DRAWINGS

These and other features, aspects, and advantages of the present invention will become better understood when the following detailed description is read with reference to the accompanying drawings in which like characters represent like parts throughout the drawings, wherein:

FIG. 1 is a diagrammatical representation of an exemplary control and monitoring system or automation controller system adapted to interface with networked components and configuration equipment in accordance with embodiments of the present techniques.

FIG. 2 is a perspective view of a plurality of I/O devices communicatively or electrically coupled together and with an I/O adapter in accordance with embodiments of the present techniques.

FIG. 3 is an exploded perspective view of an exemplary I/O device in accordance with embodiments of the present techniques.

FIG. 4 is a perspective view of a pair of I/O devices with terminal blocks including corresponding bus contacts in accordance with embodiments of the present techniques.

FIG. 5 is a schematic representation of an I/O device including spring-loaded contacts coupled with device bus circuitry and another I/O device including receptacles coupled with device bus circuitry in accordance with embodiments of the present techniques.

FIG. 6 illustrates a pair of bus contacts including two-prong forks in accordance with embodiments of the present techniques.

FIG. 7 illustrates a pair of bus contacts including a two-prong fork and a three-prong fork in accordance with embodiments of the present techniques.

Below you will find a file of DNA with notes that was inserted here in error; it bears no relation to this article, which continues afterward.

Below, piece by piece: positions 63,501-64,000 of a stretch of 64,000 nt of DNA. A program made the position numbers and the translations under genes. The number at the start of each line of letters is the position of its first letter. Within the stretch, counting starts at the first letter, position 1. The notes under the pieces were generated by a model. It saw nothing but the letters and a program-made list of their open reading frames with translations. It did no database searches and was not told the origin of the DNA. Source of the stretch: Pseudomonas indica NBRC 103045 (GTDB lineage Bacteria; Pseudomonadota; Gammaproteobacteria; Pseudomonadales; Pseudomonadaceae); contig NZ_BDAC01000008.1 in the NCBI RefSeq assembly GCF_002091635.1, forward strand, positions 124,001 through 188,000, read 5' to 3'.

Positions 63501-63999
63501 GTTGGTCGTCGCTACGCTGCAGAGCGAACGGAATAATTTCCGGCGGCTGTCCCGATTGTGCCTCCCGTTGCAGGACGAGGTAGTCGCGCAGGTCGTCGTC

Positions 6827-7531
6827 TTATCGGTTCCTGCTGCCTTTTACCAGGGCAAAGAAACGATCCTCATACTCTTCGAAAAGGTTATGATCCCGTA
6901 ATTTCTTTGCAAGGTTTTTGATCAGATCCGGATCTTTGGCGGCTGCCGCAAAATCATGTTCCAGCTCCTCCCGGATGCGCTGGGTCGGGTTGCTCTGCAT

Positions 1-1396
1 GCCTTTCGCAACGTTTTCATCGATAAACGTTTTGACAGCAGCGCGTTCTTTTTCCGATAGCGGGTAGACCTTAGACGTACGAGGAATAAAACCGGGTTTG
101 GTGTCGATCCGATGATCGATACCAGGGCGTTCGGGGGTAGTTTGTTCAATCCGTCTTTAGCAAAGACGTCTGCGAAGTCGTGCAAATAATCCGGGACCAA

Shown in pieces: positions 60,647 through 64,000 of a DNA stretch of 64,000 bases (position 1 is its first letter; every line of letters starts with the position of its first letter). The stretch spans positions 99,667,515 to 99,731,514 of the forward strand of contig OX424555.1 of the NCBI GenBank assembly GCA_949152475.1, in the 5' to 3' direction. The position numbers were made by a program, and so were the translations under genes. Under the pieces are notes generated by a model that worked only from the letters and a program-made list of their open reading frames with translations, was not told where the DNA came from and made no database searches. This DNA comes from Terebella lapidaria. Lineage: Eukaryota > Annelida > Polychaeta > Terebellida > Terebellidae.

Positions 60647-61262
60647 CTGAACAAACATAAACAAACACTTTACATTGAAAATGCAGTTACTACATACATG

FIG. 8 is a perspective view of an I/O device module including bus contacts on non-lateral surfaces in accordance with embodiments of the present techniques.

FIG. 9 is a top view of a pair of I/O device modules coupled together via bus contacts on non-lateral surfaces in accordance with embodiments of the present techniques.

FIG. 10 is a perspective view of an automation control system including a controller and I/O devices coupled via bus contacts on non-lateral surfaces in accordance with embodiments of the present techniques.

DETAILED DESCRIPTION

FIG. 1 is a diagrammatical representation of an exemplary control and monitoring system or automation controller system adapted to interface with networked components and configuration equipment in accordance with embodiments of the present techniques. The control and monitoring system of FIG. 1 includes I/O devices that incorporate device power buses with externally accessible contacts in accordance with present techniques. These device power bus contacts, which may be referred to herein as bus contacts, include bus contacts that are positioned on certain modular components of an I/O device, bus contacts that are oriented on non-lateral surfaces of an I/O device to facilitate coupling with bus contacts of other I/O devices, and bus contacts with specific coupling characteristics in accordance with present techniques. For example, present embodiments include bus contacts disposed on a removable terminal block module of an I/O device, bus contacts that use spring loaded ball contacts or unique prong arrangements, and contacts with mating features positioned on a front-facing panel or face of the I/O device.

In FIG. 1, the control and monitoring system is generally indicated by reference numeral 10. Specifically, the control and monitoring system 10 is illustrated as including a human machine interface (HMI) 12 and a control/monitoring device or automation controller 14 adapted to interface with components of a process 16. It should be noted that such an interface in accordance with embodiments of the present techniques may be facilitated by the use of certain network strategies. Indeed, an industry standard network may be employed, such as DeviceNet, to enable data transfer. Such networks permit the exchange of data in accordance with a predefined protocol, and may provide power for operation of networked elements.